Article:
Recently, I decided to go away for a few days. The electricity to the greenhouse obviously had the same thing in mind so I was left with unheated propagators. It was an ideal opportunity to find out just how the tomato seedlings would fair in such chilly conditions. The temperature has been teetering around freezing point so without the sun at night, it plummets even further.
It was a lovely surprise to see my little experimental seedlings looking very healthy, the ones left indoors were probably vying with each other to get to the sun and were beginning to look just a teeny bit leggy. I have put a few more in the greenhouse, but we are not over the severe frosts yet and I don’t want to take too many chances.
I can’t say I noticed an appreciable difference but that was only one week chilling out. The biggest damage was when I broke a stem, removing the propagator lid but I will leave that to see if it will mend. I was surprised last year, after I broke the stem of a courgette, I left it with a little support and it calloused over and carried on to produce fruits. I usually always give plants a fighting chance, it’s just raising them from the dead that causes problems.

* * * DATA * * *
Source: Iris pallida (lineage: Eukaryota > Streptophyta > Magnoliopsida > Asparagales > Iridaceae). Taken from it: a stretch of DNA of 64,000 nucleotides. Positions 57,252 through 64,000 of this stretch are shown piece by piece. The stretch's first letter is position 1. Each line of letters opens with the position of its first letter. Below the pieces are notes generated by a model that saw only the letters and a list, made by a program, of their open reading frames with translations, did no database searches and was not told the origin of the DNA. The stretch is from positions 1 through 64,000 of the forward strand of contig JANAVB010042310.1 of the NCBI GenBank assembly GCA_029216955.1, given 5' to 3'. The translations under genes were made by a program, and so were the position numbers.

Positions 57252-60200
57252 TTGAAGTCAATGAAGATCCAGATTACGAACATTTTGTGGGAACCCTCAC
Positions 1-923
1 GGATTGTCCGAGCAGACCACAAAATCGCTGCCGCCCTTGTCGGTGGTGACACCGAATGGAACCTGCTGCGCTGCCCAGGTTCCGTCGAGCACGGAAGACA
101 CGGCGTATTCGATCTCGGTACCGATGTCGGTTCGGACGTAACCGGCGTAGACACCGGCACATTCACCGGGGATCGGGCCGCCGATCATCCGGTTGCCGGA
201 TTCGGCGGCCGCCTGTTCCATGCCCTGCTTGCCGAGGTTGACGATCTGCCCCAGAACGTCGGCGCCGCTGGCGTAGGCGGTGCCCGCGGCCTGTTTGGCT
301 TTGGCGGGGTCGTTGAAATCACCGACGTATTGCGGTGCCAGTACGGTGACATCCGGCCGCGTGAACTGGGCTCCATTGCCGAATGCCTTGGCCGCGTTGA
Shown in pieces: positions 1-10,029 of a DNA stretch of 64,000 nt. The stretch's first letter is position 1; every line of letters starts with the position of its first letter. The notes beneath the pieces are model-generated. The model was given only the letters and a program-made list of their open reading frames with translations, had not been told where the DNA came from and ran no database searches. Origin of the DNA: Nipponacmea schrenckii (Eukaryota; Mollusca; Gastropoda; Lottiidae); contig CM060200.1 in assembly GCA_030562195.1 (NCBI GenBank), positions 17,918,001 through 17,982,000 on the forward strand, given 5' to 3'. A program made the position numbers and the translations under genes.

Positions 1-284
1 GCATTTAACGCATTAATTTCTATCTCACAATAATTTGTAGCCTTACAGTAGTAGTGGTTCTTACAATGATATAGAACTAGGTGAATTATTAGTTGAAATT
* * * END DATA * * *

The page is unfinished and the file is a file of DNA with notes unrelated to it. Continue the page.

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2 thoughts on “Chilly Tomatoes”
I’ve been wondering about moving my cosmos out to the greenhouse, as they too are looking decidedly leggy.
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My cosmos was in the garden and I don’t know yet if it has survived, it doesn’t look like it. Nothing is looking too healthy in this area at the moment. The days are getting longer and on the rare sunny days, the greenhouse was comfortably warm, something you don’t really get in the long dark winter days. Might be all right as long as the crown is protected with fleece or straw if the greenhouse is unheated but at least they would get more light. I lost a lot of plants even overwintering them in the greenhouse, just too dark and too cold.